Fiber Optic vs. Copper

In today’s professional networking industry, fiber optic technology is becoming increasingly popular. Choosing fiber optic or copper? Because these are the most popular options in the IT industry, this is one of the most frequently asked questions by business owners. In this digital age, where everything from finances to sales is done online, a reliable internet connection is important for organizations. Your business’s internet connection has an impact on not just your satisfaction but also that of your customers and partners. In this article, we will compare the difference between fiber optic and copper.



Fiber Optic Network vs. Cable Network

1.     Cost

Fiber cable was roughly double the price of copper just a few years ago, but the gap between the two has reduced, and fiber components and hardware have constantly fallen. Fiber optic cable, however, is a better economical solution in the long term when hidden costs, replacement costs, interference, tampering risk, and maintenance are taken into account.

2.     Speed

Cable network download speeds range from 10 to 500 megabits per second (Mbps). It has a 5 to 50 Mbps upload speed range. For most small enterprises and homes, this broadband speed is enough. The cable network’s bandwidth is sufficient for heavy downloads, gaming, and video streaming. However, because it is a shared network, the network speed slows down when traffic is high. During peak-use periods, you should expect a speed drop of up to 25%. Fiber optic internet services are faster than cable internet, with speeds ranging from 250 to 1,000 Mbps in both directions. The fiber network may be accessed by a large number of users at the same time without harming overall performance. This makes it excellent for high volume applications.

3.     Bandwidth

Because copper cable and TDM technology were originally designed for exclusively voice connections, they have restricted bandwidth. The length of a cable connection is likewise limited. Fiber optic, on the other hand, boosts your bandwidth possibilities. Fiber optic internet provides up to 10Gbps of download and upload bandwidth.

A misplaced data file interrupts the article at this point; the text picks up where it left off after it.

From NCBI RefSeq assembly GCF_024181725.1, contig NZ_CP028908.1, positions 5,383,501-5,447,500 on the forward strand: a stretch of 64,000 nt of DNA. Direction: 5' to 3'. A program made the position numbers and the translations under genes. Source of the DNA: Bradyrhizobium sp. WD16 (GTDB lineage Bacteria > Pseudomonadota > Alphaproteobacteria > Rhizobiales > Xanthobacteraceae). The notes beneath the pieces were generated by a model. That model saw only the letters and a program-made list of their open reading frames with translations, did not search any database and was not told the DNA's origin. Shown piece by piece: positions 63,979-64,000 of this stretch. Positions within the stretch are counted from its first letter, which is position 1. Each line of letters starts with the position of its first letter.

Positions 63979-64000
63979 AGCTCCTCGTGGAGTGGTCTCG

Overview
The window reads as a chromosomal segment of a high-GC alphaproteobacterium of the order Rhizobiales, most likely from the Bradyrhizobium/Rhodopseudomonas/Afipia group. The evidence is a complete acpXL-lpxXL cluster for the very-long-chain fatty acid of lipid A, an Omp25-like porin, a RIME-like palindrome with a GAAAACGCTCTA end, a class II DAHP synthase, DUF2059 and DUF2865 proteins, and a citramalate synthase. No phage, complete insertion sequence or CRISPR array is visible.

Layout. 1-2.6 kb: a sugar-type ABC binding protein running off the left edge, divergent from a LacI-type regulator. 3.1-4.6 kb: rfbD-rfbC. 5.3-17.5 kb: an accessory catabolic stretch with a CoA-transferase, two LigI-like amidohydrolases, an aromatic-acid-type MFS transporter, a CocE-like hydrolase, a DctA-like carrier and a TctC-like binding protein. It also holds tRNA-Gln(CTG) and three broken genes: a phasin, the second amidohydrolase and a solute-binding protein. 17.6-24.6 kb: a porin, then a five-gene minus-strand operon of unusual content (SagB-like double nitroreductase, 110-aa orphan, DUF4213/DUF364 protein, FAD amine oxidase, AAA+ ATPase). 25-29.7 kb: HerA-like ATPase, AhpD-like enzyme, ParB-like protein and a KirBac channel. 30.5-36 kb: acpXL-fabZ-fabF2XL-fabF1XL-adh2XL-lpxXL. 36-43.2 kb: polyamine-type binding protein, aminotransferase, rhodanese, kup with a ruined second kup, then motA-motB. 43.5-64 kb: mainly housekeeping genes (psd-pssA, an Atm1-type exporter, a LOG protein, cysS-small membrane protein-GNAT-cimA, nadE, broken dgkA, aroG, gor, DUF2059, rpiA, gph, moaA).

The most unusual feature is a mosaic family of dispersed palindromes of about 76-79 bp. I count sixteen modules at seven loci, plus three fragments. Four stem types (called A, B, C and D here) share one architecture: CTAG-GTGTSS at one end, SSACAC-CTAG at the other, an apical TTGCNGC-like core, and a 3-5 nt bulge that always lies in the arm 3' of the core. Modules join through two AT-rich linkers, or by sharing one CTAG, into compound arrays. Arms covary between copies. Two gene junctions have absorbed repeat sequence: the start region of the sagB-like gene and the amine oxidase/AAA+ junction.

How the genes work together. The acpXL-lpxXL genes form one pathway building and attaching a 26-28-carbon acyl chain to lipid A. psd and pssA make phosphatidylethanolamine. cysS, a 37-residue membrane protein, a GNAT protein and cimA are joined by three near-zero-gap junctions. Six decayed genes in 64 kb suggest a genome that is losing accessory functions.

4.     Durability

During installation or by accident, copper cable is readily broken. Copper has a low tolerance for tension despite its big bulk. Fiber is smaller, lighter, and more robust than copper cabling, and can only be damaged by deliberate vandalism. However, because fiber is comprised of glass, it must be handled with care. To make it more durable, it’s usually covered in a protective coat.

5.     Reliability

Electromagnetic interference, impedance mismatches, and crosstalk are thought to be responsible for half of all outages in copper cable, yet none of these issues affect fiber cabling, which provides a reliable channel for transferring your data.

6.     Security

Fiber optic cables contain no electrical signals and are nearly impossible to tap into, making your data significantly more secure. Even if a cable is hacked or destroyed, power transmission monitoring can quickly detect it. Copper connections, on the other hand, can still be tapped, affecting your internet speed or even causing your network to be destroyed.

7.     Availability

Almost everyone has access to the cable. You can get cable internet if you can access a television network. The connection can be set up by your television service provider. Although fiber optic networks are not as widely available as cable, they are becoming increasingly popular, particularly in metropolitan areas and cities. Because the fiber optic network necessitates the installation of new cables, it will take time for it to reach rural areas.


Fiber may be the best option for businesses that require the quickest internet connections, have higher bandwidth demands, and require reliability for critical tasks. Fiber can be used for video and telephony applications, as well as server and application hosting. Fiber also provides the fastest speeds over greater distances. As a result, the most discerning consumers should choose for fiber.

Baudcom offers all types of Fiber Optic Cables. For more information, please feel free to contact us.

Post time: 2021-06-09


Lomoveishiy – Finland

I needed those to connect my PC on the third floor to have internet access in that room, and ISP installed their modem on the first floor only. After dropping fiber patch cables, plugged in all cables into these media converters at both sides, and link came up instantly. Was much easier than I thought!

Raymond – USA

Great experience – units worked straight out of the box – just needed plug in cables and we were done. I also like the possibility to enable jumbo frames, while we do not have a need for this feature at the current moment it’s great to have this option.

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